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Amnesty International contacts Czech mayor over ghetto evictions

Ostrava-Přívoz, 6.8.2012 17:27, (ROMEA)

Representatives of the Building Works Authority inspected the state of the buildings in the ghetto on Přednádraží street in Ostrava-Přívoz once more today. Last Friday they ordered residents to vacate the buildings, but approximately 140 people have stayed put, many of them children. The authorities said the residents must realize they are living there at their own risk. Officials told the Czech Press Agency today that their next steps will be announced in the days to come.

News server Romea has spoken with a member of the civil society section of the Czech Government Inter-ministerial Commission for Romani Community Affairs, Lydia Poláčková, who was nominated to the Commission from the Moravian-Silesian Region and lives and works in Ostrava. She confirmed the news: "Yes, today staffers with the Building Works Authority inspected each building. Different information is going around, some people claim they recommended demolishing building no. 17 immediately, while others say they did not. According to the information I have received, the authorities should issue their definitive opinion on Wednesday. I am out in the field or otherwise in contact with the people who are remaining there, not just as a member of the Commission, but also on behalf of the Counseling Center for Citizenship, Civil and Human Rights (Poradna pro občanství, občanská a lidská práva). We are doing our best to provide psychological support to the residents there, trying to calm any panic or stress and to provide urgent assistance, just like everyone else involved." Poláčková also said enormous thanks are due to Mr Dušan Červeňák of Moravská Ostrava and Přívoz, the social worker who spent all of last week finding substitute accommodation for the residents who did move out.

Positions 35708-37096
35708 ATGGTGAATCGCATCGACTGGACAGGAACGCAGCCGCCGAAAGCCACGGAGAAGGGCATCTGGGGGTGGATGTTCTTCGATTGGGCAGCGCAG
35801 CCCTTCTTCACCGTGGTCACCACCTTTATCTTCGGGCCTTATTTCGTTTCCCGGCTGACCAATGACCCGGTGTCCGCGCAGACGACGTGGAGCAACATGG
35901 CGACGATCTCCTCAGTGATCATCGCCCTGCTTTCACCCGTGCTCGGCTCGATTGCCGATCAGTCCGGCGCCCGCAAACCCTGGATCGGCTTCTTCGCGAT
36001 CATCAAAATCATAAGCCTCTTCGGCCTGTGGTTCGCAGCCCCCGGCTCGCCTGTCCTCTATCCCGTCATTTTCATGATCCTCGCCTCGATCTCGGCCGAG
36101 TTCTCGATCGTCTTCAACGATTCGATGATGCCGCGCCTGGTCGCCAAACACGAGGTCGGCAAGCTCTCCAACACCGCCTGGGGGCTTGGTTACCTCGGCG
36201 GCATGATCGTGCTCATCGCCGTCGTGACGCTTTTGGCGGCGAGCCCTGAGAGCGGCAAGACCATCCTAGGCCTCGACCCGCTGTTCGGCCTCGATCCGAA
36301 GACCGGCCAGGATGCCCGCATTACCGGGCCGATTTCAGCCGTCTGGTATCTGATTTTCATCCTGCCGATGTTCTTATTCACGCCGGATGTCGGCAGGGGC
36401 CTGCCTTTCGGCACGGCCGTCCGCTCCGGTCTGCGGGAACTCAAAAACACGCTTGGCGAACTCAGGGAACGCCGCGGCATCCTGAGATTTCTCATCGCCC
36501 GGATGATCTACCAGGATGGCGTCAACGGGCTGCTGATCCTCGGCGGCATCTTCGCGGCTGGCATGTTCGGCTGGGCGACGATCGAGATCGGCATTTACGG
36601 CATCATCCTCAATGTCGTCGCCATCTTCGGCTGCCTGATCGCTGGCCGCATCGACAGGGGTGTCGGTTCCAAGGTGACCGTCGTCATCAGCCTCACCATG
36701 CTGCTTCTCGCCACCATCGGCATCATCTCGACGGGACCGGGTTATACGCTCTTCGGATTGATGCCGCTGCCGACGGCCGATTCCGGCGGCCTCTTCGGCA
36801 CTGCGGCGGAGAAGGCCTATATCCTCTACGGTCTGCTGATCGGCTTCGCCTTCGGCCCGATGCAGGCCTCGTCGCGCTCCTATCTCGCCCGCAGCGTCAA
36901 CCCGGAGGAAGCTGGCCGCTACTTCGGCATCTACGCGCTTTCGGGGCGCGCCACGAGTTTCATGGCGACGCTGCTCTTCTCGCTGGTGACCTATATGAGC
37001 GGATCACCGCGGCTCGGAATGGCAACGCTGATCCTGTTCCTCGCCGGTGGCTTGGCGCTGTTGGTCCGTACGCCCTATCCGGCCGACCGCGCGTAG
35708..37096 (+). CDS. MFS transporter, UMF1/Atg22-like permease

"We can't influence the decision of the Building Works Authority, but we are doing our best to at least monitor the situation and make sure people's rights are not violated. The fact that some people want to remain in this locality, especially long-term residents who are financially solvent, cannot be overlooked. Some people, however, are concerned over what might happen next and have decided to move out. Those who have been properly paying rent here are complaining that they don't want to be tarred with the same brush as those who are in debt," Poláčková told news server Romea.

Residents of the buildings repaired some of the flaws in the buildings pointed out by the authorities over the weekend. They are doing their best to convince the authorities to change their decision. "I do not believe the authorities will change their decision. I believe they are going to insist that their evaluation is accurate. However, we have decided to fight on, come what may. We will probably all go move into the town hall if they evict us, we have no other choice," said resident Iveta Horvátová, who is a member of the new self-administration the ghetto residents have created.